IK: Now monthly plenary sessions in Alexandria and Leipzig follow. In November I travelled to Germany for coaching the teams and giving a special workshop at Bauhaus University in Weimar. Cathy returned to Alexandria to coach the teams vice versa hands on.
CdH: Countdown runs – we will have the lab/p – poetry in motion 3 world premiere at ALFILM – Arab Filmfestival Berlin – in April 2019; from this on the festival journey of the films will start. We have already a vivid demand and are just in discussion with festivals in Egypt and other Arab countries for the MENA premiere.
|Cathy de Haan, Artistic Director lab/p3 Germany
Cathy was born into an international pirate family. Since her childhood she has been touring the Seven Seas, collecting stories for creating films, media performances, songs and poetry. Wherever she anchors – from Bolivia to Uzbekistan, from Egypt to Japan – she incites new artistic perspectives and collaborates as director, author and musician with resident artists. She works as well as curator advising film festivals and cultural institutions and teaches regularly Creative Writing for film. As Artistic Director of OSTPOL she has mentored and produced more than 35 short films. Cathy has a PhD in Communication Studies, is a member of the European Film Academy and always ready to board a new ship …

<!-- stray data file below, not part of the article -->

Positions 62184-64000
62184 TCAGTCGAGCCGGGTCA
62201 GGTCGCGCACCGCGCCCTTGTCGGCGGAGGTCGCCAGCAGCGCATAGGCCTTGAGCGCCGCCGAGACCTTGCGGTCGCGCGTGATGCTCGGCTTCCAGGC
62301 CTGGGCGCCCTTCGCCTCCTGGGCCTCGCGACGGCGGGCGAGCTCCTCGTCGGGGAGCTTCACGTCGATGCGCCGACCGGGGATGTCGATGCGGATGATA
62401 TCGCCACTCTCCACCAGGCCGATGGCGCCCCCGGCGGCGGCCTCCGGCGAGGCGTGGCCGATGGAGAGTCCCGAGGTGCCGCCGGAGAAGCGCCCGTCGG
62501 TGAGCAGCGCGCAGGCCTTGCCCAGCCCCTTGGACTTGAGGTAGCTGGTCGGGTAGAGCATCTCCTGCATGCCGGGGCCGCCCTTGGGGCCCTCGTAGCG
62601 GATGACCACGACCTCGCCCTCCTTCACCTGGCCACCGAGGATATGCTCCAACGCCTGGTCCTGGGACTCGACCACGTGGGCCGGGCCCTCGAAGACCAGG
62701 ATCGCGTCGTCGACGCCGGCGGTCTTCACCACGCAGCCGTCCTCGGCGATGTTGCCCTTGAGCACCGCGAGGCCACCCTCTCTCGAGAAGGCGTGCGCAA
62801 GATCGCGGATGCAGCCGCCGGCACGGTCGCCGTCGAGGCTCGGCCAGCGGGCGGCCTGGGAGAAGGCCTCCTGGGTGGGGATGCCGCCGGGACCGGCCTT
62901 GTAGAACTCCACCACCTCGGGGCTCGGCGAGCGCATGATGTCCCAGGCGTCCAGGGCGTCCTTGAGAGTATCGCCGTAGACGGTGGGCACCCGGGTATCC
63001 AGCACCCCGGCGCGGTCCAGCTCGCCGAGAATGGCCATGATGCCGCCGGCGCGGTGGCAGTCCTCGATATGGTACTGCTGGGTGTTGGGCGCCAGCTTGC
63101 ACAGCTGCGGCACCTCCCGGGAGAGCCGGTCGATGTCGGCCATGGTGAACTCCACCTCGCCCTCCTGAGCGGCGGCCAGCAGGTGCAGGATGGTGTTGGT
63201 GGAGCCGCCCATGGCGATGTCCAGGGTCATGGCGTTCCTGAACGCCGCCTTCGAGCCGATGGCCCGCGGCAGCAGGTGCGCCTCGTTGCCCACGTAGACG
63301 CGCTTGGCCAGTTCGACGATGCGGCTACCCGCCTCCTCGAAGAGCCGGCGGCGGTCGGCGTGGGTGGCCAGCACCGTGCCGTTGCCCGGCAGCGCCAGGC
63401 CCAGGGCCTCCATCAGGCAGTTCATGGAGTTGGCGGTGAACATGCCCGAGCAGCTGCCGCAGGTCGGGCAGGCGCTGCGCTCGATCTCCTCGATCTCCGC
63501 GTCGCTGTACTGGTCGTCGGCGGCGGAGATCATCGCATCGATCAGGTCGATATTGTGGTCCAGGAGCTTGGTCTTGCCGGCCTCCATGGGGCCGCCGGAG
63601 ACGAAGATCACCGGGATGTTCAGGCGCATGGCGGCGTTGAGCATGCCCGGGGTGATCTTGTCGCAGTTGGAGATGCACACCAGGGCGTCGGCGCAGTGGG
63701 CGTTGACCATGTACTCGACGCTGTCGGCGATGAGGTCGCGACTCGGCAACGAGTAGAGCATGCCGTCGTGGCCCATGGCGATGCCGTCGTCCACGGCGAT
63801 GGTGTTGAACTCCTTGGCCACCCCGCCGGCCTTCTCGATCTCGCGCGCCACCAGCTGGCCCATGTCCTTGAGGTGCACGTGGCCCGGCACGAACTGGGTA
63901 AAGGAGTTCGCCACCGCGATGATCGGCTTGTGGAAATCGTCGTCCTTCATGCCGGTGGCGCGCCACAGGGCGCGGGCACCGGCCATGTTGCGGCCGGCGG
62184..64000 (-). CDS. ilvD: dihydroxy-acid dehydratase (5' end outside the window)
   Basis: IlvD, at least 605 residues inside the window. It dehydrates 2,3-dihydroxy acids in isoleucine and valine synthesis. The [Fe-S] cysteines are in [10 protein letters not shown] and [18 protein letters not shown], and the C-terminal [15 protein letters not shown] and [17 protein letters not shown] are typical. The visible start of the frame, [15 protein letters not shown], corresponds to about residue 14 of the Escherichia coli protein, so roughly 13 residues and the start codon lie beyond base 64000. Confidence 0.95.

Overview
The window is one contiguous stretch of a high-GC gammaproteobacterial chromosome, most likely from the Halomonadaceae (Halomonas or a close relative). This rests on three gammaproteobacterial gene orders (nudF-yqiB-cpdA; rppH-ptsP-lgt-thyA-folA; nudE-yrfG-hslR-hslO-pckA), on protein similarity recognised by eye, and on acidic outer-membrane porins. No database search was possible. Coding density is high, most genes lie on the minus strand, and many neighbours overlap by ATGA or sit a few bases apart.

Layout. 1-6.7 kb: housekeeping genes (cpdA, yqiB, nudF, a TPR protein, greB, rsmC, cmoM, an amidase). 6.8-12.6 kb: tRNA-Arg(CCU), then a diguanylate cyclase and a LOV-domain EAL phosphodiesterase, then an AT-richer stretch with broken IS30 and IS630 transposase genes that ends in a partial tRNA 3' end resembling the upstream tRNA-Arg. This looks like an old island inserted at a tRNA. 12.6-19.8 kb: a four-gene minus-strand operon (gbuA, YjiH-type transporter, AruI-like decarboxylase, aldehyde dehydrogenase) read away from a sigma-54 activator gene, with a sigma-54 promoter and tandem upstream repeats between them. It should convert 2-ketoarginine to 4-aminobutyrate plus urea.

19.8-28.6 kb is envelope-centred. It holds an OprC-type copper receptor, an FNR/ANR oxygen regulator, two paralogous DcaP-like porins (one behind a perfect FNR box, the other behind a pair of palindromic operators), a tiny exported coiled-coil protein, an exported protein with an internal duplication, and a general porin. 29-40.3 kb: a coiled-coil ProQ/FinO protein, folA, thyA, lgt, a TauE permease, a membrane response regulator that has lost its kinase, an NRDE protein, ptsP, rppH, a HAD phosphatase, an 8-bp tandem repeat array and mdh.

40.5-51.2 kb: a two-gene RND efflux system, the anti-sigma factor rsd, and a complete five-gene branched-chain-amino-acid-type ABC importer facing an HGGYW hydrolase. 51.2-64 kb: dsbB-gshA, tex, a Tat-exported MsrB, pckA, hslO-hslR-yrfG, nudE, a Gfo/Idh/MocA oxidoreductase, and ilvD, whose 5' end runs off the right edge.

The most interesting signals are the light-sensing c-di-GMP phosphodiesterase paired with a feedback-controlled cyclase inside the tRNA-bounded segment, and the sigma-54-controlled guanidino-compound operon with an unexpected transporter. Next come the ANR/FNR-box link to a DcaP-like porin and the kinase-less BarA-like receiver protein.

|Islam Kamal, Artistic Director lab/p 3 Egypt
Islam was born in Alexandria and graduated in Fine Arts (Alexandria University). Aside from self-studying aesthetics, philosophy and arts, he studied cinematography at CERMED. He has pursued his visual art career since 2004 working as DOP, editor and director of internationally recognized and awarded documentaries, short and experimental films. He co-founded Fig Leaf Studios in 2005 acclaimed as one of Egypt’s leading production houses. In 2016, he co-founded the documentary film programme CINEDELTA to support emerging filmmakers from Alexandria and the Delta. Islam teaches and mentors continuously within the frame of the Jesuit Film School. In between shooting Islam loves to go fishing. Both activities provide him a parallel imagination: When creating a film or looking at the surface of the sea – he desires to unveil an uncertain reality.
Funding & Cooperation Partners
lab/p 3 – poetry in motion is sponsored by Mitteldeutsche Medienförderung (MDM), Kulturstiftung des Freistaats Sachsen, Media Authority Saxony (SLM), Goethe-Institut Alexandria.
Cooperation partners are Alfilm Festival of Arab Cinema, Berlin; Bauhaus University Weimar, Faculty for Media Art and Design, Weimar; University of Leipzig, German Creative Writing Programme (DLL), Leipzig; Poetryfilmkanal, Weimar.
© Ostpol e. V. Association for International Cultural Projects / Fig Leaf Studios